Published 12:00 am Wednesday, March 14, 2001


Prayer garden offers serenity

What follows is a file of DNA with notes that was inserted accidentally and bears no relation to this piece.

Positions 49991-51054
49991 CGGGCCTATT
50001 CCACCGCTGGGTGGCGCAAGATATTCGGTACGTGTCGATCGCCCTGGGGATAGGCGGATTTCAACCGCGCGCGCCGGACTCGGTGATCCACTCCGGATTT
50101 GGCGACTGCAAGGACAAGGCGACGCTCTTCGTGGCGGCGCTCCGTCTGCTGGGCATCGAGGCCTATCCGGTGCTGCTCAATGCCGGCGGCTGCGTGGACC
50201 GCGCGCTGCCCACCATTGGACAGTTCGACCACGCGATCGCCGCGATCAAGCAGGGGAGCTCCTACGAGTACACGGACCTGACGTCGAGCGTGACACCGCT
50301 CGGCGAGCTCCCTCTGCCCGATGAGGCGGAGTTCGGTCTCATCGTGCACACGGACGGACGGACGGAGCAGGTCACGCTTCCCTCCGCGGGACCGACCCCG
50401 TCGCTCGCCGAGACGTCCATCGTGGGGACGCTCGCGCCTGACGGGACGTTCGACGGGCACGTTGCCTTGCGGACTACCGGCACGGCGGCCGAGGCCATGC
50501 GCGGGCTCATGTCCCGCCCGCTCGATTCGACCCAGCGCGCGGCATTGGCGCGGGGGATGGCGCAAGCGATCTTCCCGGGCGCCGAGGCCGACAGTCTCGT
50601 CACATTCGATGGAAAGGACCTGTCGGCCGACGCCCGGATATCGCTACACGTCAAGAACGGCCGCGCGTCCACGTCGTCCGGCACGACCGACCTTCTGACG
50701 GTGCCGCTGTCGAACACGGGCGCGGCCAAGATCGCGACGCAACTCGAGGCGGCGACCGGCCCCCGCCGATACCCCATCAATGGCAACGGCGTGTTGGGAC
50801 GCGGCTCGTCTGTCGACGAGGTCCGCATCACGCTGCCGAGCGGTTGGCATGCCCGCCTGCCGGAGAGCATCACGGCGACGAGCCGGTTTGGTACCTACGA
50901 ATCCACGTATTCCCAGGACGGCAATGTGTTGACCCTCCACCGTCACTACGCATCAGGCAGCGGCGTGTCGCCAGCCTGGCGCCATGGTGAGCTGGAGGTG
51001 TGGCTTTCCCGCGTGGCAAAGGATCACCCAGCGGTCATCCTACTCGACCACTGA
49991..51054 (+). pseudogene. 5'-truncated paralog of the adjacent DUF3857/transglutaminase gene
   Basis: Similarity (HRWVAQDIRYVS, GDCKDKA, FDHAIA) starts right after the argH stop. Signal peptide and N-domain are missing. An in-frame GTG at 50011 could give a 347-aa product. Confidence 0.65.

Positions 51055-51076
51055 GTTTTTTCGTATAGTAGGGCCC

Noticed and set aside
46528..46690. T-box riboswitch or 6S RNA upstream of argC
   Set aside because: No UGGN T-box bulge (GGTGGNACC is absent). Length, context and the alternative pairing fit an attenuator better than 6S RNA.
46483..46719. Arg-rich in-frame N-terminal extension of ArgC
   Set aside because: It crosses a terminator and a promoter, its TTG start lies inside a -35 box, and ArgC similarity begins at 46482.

Now that the last bead had been thrown and the last toast has been made, people everywhere are getting down to real life and to the fact that we are in a season known by Christians as Lent. In this predominately Catholic area, this time has special meaning as we prepare for the Easter holiday. I believe, though, that Christians of all denominations find this to be a time of preparation leading to Easter Sunday. For most of us, it is a time for intensified prayer, sacrifice and reparation. That’s not bad. Our brothers and sisters in the Far East stop what they are doing and pray several times a day, every day. People express some kind of faith in different ways all over the world, and that’s not bad, either. I am not attempting here to preach my own version of “the Sermon on the Mount,” but we must admit that Lent does have a way of making us slow down; at least, it used to. I can remember many years ago that almost everyone was in church from Holy Thursday until Easter Sunday and going fishing or shopping and having crawfish boils with lots of beer on Good Friday (not to mention with corn and potatoes thrown in) was not on our agenda. I like the crawfish boils, too, but sometimes I wonder if we haven’t become a little confused and caught up in our worldliness. Our lives are so busy, so wrapped in keeping up or in catching up with work and home that any day off becomes just that – a day off, so we don’t give that day any significance or let it affect our lives in a different way. There is always a solution if you want or need one. For instance, in Garyville we have a really beautiful prayer garden. Nothing is too hard to find in Garyville, and the garden is in the center of town. It offers beauty, peace and serenity; very conducive to prayer. Right across the street from it is the St. Hubert’s rectory which houses the daily mass chapel and which is open for devotion every day. So, I tie this in with Lent, and with the idea that it definitely is a good time to make ourselves slow down, especially for prayer and personal reflection. Prayer: some need it, some want it and absolutely everyone benefits from it. Prayer is the most sought-after subject in homilies and sermons offered by priests and ministers. There is more interest in it than in almost any other subject. That subject both baffles and intrigues us; captures and fascinates us. I just think the prayer garden in Garyville is a perfect place to pray. It is especially designed and enhanced to offer a special peace. You may not want to or be able to visit it every day, but I am convinced that making visits there once in a while would be of great benefit. Remember the old expression, “Try it, you’ll like it?” I believe that! My family makes a special effort during Lent to meet once a week for “family prayer.” It’s rewarding. I’d like to take it to the prayer garden.